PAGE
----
Madness by Ella Hassall

This story is one of the January Writing Challenge entries chosen to be a featured story.

 

A faint orange light filled the tiny room, elongating the shadows. She let the match burn before blowing it out with one quick puff, inhaling the addictive smell. She loved that smell. She loved the sound that matches made when they struck against the side of the box. It was music to her ears – a symphony of beautiful chaos.

To put it plainly, Poppy loved fire.

There was something about how something so small, so seemingly meek, could cause such difficulties. How a small flickering light could grow and grow and cause utter hell. How a basic human necessity like heat could be a terrible human threat.

She cast aside the burnt out match after letting the charred wood crumble between her finger and thumb. She pulled another out of the box and lit it in a sharp movement, her eyes glowing with an almost crazy lust. She had no remorse for other humans, no care of their silly whims. All she cared for was nature. The natural forces that were as misleading as a wolf in sheep’s clothing. Perhaps if she did care, there wouldn’t be candle stumps left, stuck to the mantelpiece, burnt out every night. There wouldn’t be coal constantly glinting in the fireplace. She wouldn’t steal the house’s supply of matches.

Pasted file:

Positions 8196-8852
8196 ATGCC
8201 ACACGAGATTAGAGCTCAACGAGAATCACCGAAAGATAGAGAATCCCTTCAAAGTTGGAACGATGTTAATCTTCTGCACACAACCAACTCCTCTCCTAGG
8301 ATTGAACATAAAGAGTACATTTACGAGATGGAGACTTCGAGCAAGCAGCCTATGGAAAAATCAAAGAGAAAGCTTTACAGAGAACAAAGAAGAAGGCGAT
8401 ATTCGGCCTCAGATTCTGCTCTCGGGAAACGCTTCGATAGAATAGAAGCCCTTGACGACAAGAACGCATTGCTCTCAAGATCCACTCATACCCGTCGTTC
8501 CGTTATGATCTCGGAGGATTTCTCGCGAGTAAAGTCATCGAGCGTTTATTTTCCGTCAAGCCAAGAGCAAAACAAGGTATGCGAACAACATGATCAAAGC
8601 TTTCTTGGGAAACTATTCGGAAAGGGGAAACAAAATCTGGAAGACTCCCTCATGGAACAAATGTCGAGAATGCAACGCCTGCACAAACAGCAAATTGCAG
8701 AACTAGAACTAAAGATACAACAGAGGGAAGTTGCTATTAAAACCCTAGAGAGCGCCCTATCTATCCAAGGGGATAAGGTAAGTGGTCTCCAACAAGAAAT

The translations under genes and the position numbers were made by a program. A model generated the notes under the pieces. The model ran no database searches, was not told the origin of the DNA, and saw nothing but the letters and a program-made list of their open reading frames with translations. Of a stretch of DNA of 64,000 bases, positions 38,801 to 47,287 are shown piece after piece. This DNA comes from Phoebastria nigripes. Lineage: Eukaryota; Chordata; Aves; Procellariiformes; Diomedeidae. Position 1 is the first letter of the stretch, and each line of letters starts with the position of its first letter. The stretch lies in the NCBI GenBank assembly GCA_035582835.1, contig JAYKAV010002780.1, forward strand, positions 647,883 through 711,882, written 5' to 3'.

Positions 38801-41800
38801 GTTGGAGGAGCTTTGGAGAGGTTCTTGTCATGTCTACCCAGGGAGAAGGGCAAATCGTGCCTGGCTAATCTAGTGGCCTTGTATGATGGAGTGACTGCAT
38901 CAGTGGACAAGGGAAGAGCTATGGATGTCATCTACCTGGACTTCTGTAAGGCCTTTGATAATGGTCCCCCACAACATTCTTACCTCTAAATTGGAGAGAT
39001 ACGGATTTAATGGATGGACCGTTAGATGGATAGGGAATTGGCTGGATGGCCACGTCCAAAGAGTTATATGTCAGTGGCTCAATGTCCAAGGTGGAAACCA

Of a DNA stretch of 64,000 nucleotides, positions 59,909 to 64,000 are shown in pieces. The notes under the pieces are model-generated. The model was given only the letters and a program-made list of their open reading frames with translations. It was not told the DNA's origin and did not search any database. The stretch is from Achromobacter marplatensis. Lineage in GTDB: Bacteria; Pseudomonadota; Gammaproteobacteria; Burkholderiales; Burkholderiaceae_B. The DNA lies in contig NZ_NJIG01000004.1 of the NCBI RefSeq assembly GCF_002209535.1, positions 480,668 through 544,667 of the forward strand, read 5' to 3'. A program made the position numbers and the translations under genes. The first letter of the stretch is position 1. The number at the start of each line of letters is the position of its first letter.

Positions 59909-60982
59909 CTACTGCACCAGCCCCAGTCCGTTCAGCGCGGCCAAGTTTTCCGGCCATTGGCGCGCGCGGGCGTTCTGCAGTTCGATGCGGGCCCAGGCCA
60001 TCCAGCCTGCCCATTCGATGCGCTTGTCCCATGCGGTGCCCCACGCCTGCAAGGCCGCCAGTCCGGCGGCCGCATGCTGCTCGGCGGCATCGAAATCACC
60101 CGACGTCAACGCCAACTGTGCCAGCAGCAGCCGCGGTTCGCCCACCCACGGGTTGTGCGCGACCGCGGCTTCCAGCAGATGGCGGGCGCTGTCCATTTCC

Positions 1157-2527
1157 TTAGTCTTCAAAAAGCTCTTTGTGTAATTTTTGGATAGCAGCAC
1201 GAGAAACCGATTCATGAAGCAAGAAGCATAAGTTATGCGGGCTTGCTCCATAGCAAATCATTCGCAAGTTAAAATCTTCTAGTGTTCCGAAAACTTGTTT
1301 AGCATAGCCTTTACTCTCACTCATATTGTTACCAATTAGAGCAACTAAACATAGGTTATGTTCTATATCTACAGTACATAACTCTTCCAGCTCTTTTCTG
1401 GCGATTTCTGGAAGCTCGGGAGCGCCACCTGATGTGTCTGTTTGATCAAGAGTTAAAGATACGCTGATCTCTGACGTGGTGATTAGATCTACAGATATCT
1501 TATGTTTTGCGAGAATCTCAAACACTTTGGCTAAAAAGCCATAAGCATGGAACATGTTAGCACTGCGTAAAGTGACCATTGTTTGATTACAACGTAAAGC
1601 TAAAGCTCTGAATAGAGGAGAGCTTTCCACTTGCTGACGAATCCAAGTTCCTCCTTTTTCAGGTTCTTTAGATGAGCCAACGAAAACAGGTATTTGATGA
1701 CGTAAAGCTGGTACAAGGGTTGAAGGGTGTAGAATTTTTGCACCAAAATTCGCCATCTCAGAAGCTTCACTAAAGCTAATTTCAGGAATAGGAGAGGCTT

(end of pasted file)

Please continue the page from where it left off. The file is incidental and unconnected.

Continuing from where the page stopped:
It is important to note that she wasn’t the only occupant of this particular house. On the floor above her, several rich aristocrats slept in duck-feather quilts, clad in silken nightgowns. Below her, more teenagers slept on simple straw beds that itched any bare skin in the depths of night. She hated it. Hated everyone else in the house.

Lost in thought, she dropped her match, cursing colourfully as the orange light seeped into her bed sheets. No matter. No matter. With a shrug, she lit another, and another, so engrossed in challenging herself, challenging physics, desperate to see just how lucky she was.

It was on the eight match that the bed caught fire. With a deluded squeal, she jumped up, her night dress swishing around her. Without even thinking, she threw more of her match boxes into the flames, grinning at the smell of smoke. She grabbed hot embers with her bare hands and threw them at their furniture before running out of the cramped room. As quick as a flash, she ran down the corridor, lighting more matches, throwing them every which way, grinning delightedly.

The screaming began as the residents of the mansion began to wake. She heard coughs and splutters as the tight hand of smoke gripped at their throats.

Within minutes, she was in the courtyard, practically bouncing on the spot. It wasn’t until the house burnt to a skeleton of wooden framework that she collected herself, and disgusting realisation kicked in. She looked up at the ash falling from the sky like snow. With a final sigh, she turned and walked away, not looking back at what she was leaving behind.

 

 

Ella Hassall
13
Great Britain

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